TORONTO — Emerging use cases are revealing the many ways memory technologies can be an avenue for threat actors to create havoc, whether for stealing data or sending malicious instructions.
Security features in memory aren’t new, of course. The “s” in SD card initially stood for “secure,” but the SD Association hasn’t really emphasized it for a decade, while electrically erasable programmable read-only memory (EEPROM) has long been used for applications that need embedded security such as credit cards, SIM cards and key-less entry systems, among others.
But as different kinds of memory are put into a wider variety of systems — such as automotive, manufacturing and the Internet of Things (IoT) — the need for security has greatly increased. The question is not only where that security will be integrated, but how it will be managed, especially in embedded memories that are expected to remain in a device for years, possibly decades.
Read the full story on EE Times.
Gone are the days of having to manually defrag your hard drive because it’s done automatically, and flash doesn’t experience file fragmentation. Or does it?
It may be that your smartphone is running slow because it can’t keep up with software updates and bloating, but that its flash storage is experiencing file fragmentation. Joel Catala, director of Embedded Solutions at Tuxera, said that contrary to popular belief, fragmentation can significantly affect performance of a flash device. Recent research suggests that as flash storage hardware gets faster, the software I/O stack overhead is an I/O performance bottleneck, he said in a telephone interview with EE Times. It’s not the flash or the controller responsible for the bottleneck.
Read the full EE Time story.
oom or bust. It’s long been the cycle for established memory technologies. As 3D NAND pricing softens, DRAM still appears to be going strong. But for how long? And will these ups and downs always be the norm despite diversified demand and emerging vendors from China?
One key characteristic of the DRAM market is that there are currently only three major suppliers — Micron Technology, SK Hynix and Samsung Electronics.
“They’re keeping a pretty tight rein on their capacity,” said Brian Matas, vice president of market research at IC Insights, said in a telephone interview with EE Times. “And at the same time, there’s also pretty strong demand for higher performance and higher-density parts, particularly from the data center and server applications.”
Read my EE Times story.
TORONTO — The “G” still stands for “graphics,” but new use cases driving the need for GDDR memory technology have nothing to do with pixels.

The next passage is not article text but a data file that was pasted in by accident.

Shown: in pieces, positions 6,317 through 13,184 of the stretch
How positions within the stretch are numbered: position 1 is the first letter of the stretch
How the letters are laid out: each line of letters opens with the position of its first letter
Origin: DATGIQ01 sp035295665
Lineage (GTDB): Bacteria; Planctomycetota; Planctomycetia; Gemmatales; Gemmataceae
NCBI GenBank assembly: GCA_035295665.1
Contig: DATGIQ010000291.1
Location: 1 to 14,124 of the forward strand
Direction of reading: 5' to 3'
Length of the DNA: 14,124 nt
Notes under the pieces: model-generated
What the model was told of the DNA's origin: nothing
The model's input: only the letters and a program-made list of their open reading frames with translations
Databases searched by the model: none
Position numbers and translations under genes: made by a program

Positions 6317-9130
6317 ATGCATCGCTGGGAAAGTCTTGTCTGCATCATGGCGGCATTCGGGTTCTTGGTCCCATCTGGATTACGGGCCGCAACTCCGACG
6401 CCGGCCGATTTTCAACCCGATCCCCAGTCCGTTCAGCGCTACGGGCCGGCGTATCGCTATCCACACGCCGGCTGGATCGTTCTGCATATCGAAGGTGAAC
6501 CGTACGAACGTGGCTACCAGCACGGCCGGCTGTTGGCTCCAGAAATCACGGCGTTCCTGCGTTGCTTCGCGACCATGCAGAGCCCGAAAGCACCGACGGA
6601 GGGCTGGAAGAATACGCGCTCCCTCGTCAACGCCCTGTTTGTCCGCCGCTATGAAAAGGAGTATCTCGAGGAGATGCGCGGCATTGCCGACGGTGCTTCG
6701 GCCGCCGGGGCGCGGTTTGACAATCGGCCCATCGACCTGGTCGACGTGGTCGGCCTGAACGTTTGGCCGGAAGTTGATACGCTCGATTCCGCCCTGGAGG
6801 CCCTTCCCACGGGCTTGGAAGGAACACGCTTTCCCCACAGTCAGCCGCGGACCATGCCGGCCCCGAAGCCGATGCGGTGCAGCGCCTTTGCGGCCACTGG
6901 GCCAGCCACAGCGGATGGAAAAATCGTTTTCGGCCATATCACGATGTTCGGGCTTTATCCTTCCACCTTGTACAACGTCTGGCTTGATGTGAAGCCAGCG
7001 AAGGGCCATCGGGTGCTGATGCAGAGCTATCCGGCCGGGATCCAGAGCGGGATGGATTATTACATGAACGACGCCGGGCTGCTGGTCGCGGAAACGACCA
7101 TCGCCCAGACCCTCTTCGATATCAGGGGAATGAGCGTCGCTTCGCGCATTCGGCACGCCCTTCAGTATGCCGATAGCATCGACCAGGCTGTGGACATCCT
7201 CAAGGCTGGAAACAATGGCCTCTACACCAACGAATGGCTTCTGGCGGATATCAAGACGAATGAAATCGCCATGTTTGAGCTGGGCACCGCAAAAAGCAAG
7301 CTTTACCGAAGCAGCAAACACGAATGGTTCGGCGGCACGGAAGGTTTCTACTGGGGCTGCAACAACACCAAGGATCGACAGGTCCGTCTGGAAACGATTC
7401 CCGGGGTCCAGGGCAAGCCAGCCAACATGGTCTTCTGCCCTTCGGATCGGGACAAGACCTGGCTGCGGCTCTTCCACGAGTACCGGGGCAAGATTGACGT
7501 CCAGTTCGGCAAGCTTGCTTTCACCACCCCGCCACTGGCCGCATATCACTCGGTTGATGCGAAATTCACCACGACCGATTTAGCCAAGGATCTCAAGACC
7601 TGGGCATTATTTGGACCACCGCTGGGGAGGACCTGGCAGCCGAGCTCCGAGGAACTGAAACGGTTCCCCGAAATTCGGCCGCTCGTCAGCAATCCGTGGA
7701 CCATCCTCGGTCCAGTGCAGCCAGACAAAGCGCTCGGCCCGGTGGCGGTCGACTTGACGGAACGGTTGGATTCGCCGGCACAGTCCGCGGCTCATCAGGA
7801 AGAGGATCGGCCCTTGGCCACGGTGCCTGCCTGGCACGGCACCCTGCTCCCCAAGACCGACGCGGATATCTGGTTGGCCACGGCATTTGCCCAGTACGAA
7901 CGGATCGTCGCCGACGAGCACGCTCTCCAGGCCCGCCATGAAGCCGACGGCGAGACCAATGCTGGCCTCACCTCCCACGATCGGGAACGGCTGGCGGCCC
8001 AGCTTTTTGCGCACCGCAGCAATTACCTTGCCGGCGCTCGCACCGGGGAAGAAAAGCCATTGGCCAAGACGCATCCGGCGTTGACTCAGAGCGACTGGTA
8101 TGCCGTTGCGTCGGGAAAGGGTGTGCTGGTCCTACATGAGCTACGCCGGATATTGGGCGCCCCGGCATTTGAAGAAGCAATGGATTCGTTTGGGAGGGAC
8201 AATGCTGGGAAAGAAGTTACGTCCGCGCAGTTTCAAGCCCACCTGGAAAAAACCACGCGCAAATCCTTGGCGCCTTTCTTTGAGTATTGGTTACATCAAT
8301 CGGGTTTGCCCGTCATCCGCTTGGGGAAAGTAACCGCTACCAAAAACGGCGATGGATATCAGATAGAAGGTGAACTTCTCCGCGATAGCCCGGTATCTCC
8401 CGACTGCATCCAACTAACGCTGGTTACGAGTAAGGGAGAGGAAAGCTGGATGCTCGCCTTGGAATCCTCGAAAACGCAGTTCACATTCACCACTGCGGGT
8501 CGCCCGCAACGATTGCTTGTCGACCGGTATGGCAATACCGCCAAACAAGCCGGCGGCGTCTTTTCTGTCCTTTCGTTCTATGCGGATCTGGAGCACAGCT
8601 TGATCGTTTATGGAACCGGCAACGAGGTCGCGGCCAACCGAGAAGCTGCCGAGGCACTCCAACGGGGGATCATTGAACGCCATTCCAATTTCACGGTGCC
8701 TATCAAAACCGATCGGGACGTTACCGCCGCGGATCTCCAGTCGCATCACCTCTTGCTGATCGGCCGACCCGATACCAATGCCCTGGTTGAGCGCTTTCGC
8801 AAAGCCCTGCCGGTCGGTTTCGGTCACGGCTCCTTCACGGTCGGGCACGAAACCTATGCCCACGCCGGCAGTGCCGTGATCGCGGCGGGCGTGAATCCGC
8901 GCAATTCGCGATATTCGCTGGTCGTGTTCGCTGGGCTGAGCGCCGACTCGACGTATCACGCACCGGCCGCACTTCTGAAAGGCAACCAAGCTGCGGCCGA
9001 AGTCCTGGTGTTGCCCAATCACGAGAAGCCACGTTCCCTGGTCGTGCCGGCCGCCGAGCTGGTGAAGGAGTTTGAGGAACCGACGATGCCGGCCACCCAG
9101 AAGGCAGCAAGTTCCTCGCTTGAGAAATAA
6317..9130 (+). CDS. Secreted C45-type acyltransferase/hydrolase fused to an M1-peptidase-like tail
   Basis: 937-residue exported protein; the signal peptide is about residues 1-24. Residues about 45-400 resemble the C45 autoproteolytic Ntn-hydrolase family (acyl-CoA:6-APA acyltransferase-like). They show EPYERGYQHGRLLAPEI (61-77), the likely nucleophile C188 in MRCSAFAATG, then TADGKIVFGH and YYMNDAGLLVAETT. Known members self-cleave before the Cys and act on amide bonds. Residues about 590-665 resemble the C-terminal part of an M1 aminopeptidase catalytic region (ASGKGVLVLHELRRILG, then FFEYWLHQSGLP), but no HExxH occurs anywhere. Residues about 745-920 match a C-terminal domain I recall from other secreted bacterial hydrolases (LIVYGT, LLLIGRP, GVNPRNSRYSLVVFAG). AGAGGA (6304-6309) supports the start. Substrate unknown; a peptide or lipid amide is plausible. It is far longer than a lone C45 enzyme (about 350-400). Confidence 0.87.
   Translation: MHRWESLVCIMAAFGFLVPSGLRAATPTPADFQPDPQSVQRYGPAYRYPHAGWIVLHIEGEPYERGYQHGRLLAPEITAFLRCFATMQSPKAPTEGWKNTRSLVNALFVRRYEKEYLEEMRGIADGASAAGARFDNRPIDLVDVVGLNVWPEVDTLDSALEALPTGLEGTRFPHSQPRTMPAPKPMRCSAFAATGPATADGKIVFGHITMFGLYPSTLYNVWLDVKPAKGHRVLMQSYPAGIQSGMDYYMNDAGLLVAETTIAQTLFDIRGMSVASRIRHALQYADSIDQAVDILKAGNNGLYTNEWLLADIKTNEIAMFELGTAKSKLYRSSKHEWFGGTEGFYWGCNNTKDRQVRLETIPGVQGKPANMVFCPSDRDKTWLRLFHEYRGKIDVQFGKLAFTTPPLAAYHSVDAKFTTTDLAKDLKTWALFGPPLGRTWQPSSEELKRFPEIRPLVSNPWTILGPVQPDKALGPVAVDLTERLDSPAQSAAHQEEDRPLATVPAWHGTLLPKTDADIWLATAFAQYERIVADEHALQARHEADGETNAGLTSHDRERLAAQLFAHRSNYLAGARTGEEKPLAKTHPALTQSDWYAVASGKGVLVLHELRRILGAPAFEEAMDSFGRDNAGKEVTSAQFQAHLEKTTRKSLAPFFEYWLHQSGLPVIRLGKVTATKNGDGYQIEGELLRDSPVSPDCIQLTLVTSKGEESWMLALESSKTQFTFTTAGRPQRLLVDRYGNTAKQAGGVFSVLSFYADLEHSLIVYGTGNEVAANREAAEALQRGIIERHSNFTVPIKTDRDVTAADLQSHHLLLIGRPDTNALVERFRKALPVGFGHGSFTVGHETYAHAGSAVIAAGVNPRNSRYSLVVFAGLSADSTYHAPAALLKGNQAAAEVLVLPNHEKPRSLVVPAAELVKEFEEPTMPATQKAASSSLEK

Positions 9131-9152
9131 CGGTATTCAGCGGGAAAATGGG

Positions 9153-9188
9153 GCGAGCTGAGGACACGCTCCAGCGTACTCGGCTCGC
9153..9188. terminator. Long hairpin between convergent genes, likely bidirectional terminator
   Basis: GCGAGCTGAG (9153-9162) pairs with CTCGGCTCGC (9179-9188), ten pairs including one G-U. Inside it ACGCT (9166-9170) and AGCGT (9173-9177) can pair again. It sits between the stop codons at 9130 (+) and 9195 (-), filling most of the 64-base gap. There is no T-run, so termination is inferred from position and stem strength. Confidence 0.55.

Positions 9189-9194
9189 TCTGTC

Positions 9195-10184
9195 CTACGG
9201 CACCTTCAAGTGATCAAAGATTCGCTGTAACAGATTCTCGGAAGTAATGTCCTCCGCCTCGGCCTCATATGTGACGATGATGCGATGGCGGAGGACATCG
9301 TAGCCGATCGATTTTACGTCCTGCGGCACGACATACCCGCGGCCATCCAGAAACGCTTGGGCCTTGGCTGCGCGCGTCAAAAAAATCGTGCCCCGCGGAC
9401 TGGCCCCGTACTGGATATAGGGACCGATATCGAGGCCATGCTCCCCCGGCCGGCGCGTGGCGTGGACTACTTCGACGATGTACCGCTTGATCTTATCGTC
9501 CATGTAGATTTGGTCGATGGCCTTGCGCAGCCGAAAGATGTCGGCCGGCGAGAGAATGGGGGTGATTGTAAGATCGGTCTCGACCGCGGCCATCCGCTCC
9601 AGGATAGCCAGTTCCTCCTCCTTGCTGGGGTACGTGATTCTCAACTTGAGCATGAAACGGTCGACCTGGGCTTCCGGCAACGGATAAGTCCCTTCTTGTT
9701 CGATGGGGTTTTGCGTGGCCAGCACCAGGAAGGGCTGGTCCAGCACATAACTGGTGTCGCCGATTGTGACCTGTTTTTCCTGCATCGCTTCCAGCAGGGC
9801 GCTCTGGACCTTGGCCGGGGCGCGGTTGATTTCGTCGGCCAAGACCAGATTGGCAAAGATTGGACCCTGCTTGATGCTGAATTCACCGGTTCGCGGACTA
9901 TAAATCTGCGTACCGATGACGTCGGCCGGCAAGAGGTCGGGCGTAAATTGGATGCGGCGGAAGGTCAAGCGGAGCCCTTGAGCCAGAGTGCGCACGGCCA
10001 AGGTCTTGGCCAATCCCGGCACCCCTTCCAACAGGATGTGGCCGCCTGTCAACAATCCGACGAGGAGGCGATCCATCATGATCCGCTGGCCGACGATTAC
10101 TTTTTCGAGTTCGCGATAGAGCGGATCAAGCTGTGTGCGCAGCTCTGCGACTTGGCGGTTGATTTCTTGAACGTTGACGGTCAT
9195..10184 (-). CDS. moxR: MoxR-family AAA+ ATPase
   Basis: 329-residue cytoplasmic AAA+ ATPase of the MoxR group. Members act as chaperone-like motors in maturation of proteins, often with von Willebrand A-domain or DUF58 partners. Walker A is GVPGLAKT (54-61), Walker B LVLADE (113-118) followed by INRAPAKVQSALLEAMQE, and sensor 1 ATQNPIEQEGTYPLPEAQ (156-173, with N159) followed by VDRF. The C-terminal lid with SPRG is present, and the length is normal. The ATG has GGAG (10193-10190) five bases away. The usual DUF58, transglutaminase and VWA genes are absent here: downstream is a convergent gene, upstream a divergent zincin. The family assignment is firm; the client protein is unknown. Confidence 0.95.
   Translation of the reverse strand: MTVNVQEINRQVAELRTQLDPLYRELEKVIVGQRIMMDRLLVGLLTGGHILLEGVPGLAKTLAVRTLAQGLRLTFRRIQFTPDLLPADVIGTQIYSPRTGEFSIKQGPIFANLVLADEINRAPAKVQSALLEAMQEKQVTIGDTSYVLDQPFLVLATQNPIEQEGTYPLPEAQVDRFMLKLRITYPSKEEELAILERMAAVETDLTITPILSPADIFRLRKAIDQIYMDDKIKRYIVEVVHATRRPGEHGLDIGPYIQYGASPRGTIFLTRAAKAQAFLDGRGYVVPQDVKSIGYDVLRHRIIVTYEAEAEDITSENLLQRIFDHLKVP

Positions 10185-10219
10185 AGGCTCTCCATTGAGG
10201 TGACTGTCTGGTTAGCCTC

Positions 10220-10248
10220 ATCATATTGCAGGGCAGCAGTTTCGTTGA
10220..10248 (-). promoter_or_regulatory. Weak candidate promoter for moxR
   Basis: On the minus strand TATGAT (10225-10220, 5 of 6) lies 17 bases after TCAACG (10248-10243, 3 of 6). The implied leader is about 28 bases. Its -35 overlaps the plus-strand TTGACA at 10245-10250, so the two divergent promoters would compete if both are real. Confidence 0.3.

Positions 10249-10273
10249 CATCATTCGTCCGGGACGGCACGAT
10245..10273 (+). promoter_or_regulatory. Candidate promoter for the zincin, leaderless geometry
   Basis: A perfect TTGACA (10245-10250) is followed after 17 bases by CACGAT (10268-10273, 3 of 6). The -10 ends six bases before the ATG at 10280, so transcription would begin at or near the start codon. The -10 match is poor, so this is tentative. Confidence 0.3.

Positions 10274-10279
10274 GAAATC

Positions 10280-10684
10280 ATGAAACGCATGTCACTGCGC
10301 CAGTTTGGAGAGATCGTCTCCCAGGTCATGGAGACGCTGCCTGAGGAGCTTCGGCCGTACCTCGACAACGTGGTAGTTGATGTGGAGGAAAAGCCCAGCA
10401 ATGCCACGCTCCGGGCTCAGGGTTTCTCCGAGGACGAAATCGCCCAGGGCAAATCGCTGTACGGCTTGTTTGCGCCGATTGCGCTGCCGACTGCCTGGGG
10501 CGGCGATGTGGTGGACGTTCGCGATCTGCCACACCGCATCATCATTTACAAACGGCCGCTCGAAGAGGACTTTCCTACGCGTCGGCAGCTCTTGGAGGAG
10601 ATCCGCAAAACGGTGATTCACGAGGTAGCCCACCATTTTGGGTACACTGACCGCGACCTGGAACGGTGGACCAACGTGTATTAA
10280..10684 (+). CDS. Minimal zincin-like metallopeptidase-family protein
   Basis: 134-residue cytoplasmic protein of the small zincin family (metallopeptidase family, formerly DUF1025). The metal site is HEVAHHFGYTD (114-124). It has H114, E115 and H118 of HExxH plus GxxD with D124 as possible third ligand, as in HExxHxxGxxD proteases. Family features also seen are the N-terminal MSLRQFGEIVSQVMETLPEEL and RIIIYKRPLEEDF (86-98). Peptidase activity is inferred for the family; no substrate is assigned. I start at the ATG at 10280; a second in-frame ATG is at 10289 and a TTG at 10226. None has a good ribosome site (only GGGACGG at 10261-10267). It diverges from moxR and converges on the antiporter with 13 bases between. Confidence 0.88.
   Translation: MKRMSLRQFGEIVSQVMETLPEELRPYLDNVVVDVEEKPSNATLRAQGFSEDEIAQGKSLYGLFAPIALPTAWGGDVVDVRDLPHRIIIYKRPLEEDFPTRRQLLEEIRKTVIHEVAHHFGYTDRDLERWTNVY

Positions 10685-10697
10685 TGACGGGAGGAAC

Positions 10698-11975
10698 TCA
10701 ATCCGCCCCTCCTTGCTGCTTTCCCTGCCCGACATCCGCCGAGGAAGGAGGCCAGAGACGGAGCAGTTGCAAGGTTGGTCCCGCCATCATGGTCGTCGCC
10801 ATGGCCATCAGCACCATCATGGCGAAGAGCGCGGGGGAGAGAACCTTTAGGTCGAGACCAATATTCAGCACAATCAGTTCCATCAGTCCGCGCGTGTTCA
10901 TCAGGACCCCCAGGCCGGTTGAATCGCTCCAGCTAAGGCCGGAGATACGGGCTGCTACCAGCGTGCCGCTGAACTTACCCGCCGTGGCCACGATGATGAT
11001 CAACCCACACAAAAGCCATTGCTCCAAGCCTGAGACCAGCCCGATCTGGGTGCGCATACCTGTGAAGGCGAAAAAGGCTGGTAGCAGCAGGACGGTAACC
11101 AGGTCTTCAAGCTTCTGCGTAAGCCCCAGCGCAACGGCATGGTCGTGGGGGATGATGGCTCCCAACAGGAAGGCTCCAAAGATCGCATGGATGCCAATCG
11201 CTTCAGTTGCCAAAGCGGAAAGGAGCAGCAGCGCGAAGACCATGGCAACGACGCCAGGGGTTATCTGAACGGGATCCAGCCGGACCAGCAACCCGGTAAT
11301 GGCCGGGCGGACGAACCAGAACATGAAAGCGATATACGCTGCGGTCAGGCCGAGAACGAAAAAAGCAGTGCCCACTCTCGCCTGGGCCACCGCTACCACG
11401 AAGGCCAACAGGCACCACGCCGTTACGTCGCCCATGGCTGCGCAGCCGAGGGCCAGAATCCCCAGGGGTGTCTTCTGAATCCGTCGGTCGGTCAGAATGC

In fact, applications such as artificial intelligence (AI) and machine learning, which need ultra-fast memories, have shorted gamers of their GDDR supply, so it’s probably a good idea that makers of the technology are ramping up delivery. Micron Technology recently began volume production of its 8-Gb GDDR6 memory, which, of course, is aimed at the graphics market but also automotive and networking segments.
Some of the emerging uses cases for GDDR memory are still graphics-driven. In the growing automotive memory market, it’s to support increasingly visual dashboards and advanced driver assistance systems (ADAS) that must be responsive to a driver’s actions immediately, while autonomous vehicles need high-performance memory to process the vast amounts of real-time data. Other emerging applications include augmented reality (AR) and virtual reality (VR). Finally, video is always hungry for memory as 4K gets more widely adopted and 8K nips at its heels.
Read my full story on EE Times.
Micron Technology Inc. CEO Mark Durcan announced his pending retirement Thursday (Feb. 2). No timeframe has been set for Durcan’s retirement, but he will continue to head the company as CEO for the time being.
Micron (Boise, Idaho) said its board of directors has formed a special committee to oversee the succession process and has initiated a search, with the assistance of an executive search firm, to identify and vet candidates. Durcan has pledged to help with the search process and the transition. Read my full article on EE Times.
Better late than never might be a good way to sum up NRAM.
After years of not quite be ready for wide adoption, a new report from BCC Research is predicting that Nano-Ram (NRAM) is finally in a position to disrupt incumbent DRAM and flash memory with commercialization expected in 2018. The Wellesley, MA.-based research firm said the first non-volatile memory chip to exploit carbon-nanotube technology looks like it’s finally ready to have a serious impact on computer memory.
“Industry experts had given up on waiting for CNT memory,” said BCC Research editorial director Kevin Fitzgerald in an interview with EE Times. “I believe one needed fresh eyes to really see that the time was coming when it was really possible to make the switch from silicon to carbon.”
Read my full article on EE Times.